18-Foot-Long Monster Python Caught in Florida

A photo of an 18-foot-long python.
A near-record-breaking Burmese python measuring more than 18 feet long was discovered by engineers during a routine inspection of levees. Photograph by South Florida Water Management District, Reuters

What’s longer than a minivan and can swallow a whole deer for dinner? The enormous Burmese python that turned up in the Everglades this week—the second largest found in the fragile Florida wetland environment within the last year.

The snake was 18 feet 2 inches (5.5 meters) long and weighed about 150 pounds (68 kilograms). The biggest one, which was found and killed in May 2013, was about 10 pounds (4.5 kilograms) heavier and measured 18 feet 8 inches (5.7 meters). (See: “Longest Burmese Python Found in Florida.”)

A group of engineers discovered the giant while inspecting levees in Everglades National Park. The animal was shot and killed, and its body was delivered to the University of Florida for study.

Basking in the Sunshine State

Burmese pythons are native to Southeast Asia, but in 1992 Hurricane Andrew destroyed a reptile-breeding facility near the Everglades, releasing hundreds of pythons into the wild. In addition, an unknown number that escaped from or were released by exotic-pet owners have exacerbated the problem. (See: “Florida Python Hunt Captures 68 Invasive Snakes.”)

In the southernmost parts of the Sunshine State, where the climate reminds them of home and food is plentiful, these animals do just fine. (Other exotic species, including at least 139 different reptiles and amphibians, are also thriving in Florida.)

Big Eaters

The python population is in the thousands (commonly reported estimates of 100,000 or more are likely inflated), and they have eaten their way well beyond park borders.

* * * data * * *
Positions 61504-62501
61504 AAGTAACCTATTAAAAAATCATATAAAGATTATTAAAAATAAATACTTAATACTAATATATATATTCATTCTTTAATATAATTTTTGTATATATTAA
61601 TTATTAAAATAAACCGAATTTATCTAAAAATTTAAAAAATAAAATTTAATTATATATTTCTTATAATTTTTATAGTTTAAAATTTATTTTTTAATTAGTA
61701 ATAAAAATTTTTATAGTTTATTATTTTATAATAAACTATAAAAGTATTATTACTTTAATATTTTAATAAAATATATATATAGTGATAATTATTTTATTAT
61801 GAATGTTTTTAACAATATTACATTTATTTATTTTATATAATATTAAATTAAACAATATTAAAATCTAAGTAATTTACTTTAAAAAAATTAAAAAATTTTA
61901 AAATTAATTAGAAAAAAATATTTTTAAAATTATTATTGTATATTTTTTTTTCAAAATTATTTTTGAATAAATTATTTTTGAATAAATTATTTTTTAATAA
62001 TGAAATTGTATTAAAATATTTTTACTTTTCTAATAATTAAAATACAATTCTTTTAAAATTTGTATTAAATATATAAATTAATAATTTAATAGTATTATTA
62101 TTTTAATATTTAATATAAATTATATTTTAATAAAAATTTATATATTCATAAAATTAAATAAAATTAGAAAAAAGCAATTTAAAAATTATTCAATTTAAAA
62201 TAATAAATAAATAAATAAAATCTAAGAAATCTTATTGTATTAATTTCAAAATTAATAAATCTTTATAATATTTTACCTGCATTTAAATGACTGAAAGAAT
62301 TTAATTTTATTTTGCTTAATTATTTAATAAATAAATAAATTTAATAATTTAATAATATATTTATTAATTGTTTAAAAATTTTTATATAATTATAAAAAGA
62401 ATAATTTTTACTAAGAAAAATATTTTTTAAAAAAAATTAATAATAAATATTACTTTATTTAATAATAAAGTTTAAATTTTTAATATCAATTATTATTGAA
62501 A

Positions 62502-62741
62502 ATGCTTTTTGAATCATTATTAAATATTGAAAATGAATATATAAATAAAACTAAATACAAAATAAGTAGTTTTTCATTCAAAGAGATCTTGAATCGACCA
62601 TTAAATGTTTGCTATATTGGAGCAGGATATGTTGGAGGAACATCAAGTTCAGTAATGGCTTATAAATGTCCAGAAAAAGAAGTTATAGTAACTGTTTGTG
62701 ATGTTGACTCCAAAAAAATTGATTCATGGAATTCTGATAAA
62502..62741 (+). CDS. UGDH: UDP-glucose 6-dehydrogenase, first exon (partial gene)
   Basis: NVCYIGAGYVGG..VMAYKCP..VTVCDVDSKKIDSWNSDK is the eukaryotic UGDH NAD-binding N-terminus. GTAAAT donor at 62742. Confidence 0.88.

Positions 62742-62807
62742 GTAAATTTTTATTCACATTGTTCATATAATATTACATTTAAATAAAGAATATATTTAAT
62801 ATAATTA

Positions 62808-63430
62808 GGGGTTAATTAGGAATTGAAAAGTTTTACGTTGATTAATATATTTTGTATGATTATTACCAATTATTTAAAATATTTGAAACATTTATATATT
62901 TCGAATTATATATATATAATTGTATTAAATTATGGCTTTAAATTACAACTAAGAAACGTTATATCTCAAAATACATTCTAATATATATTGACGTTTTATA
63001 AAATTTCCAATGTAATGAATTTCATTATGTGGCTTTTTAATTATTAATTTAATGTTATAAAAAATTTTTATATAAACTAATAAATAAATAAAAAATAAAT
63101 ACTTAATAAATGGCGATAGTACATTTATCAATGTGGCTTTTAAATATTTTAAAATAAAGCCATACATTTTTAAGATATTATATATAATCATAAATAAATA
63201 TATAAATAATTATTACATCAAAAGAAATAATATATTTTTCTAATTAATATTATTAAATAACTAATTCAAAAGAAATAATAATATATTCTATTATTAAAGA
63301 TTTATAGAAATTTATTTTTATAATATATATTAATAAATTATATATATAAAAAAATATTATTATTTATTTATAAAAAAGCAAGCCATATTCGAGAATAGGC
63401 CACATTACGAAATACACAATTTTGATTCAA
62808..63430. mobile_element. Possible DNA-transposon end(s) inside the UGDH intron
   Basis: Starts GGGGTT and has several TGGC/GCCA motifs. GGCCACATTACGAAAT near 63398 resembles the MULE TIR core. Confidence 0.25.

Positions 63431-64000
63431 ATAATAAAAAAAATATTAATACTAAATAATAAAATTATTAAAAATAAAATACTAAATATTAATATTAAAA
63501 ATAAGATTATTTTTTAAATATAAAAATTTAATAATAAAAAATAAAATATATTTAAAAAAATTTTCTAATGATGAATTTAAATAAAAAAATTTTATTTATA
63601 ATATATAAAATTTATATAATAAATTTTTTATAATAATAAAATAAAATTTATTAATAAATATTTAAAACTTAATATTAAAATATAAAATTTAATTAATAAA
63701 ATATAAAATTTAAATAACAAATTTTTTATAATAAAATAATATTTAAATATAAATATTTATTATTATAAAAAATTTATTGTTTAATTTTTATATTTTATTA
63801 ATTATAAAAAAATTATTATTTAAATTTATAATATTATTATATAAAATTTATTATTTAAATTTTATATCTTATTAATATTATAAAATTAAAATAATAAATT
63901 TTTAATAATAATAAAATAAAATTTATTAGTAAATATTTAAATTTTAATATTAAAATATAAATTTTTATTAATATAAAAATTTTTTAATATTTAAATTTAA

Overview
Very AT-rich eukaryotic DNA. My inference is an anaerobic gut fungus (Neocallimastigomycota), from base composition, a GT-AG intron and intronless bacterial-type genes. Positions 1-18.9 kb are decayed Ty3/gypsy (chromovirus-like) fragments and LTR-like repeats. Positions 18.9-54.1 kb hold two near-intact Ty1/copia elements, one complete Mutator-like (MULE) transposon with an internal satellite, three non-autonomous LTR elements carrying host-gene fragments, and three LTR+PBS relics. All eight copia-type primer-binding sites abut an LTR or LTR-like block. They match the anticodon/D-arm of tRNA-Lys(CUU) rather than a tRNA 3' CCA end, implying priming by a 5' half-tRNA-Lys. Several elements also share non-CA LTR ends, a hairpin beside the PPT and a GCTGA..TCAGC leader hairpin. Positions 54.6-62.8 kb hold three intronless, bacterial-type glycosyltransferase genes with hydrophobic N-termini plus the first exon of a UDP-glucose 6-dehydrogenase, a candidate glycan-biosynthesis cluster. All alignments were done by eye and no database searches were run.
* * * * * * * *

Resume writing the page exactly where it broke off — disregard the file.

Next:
The snakes feed on other reptiles, amphibians, and birds, but they’ve also taken a huge bite out of the Everglades’ various mammal populations, from raccoons to bobcats to deer. The state of Florida has given out permits for hunters to shoot the invasive species in an attempt to slow the feeding frenzy.

Slithering North?

In 2012 this snake species, along with three others, was banned from import into the U.S. Meanwhile, the pythons that are already here have expanded their range by moving north within Florida, and some conservationists and lawmakers worry that the animals will soon slither into the rest of the country.

But reptile experts say that Burmese pythons can’t survive in much chillier, drier environments. Cold snaps in Florida in 2010, for example, interfered with thermoregulation (management of body temperature, which snakes do by basking in the sun) and killed many of the tropics-loving reptiles.

Whether a warming climate will someday push the problem beyond Florida’s borders is unknown, but for now, the snakes continue growing to great lengths right where they are.

Follow Jennifer S. Holland on Twitter.

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Degrees in English and Conservation Biology Contributing Writer, National Geographic magazine Regular Contributor, NG News Author of bestselling books Unlikely Friendships (2011) and Unlikely Loves (2013)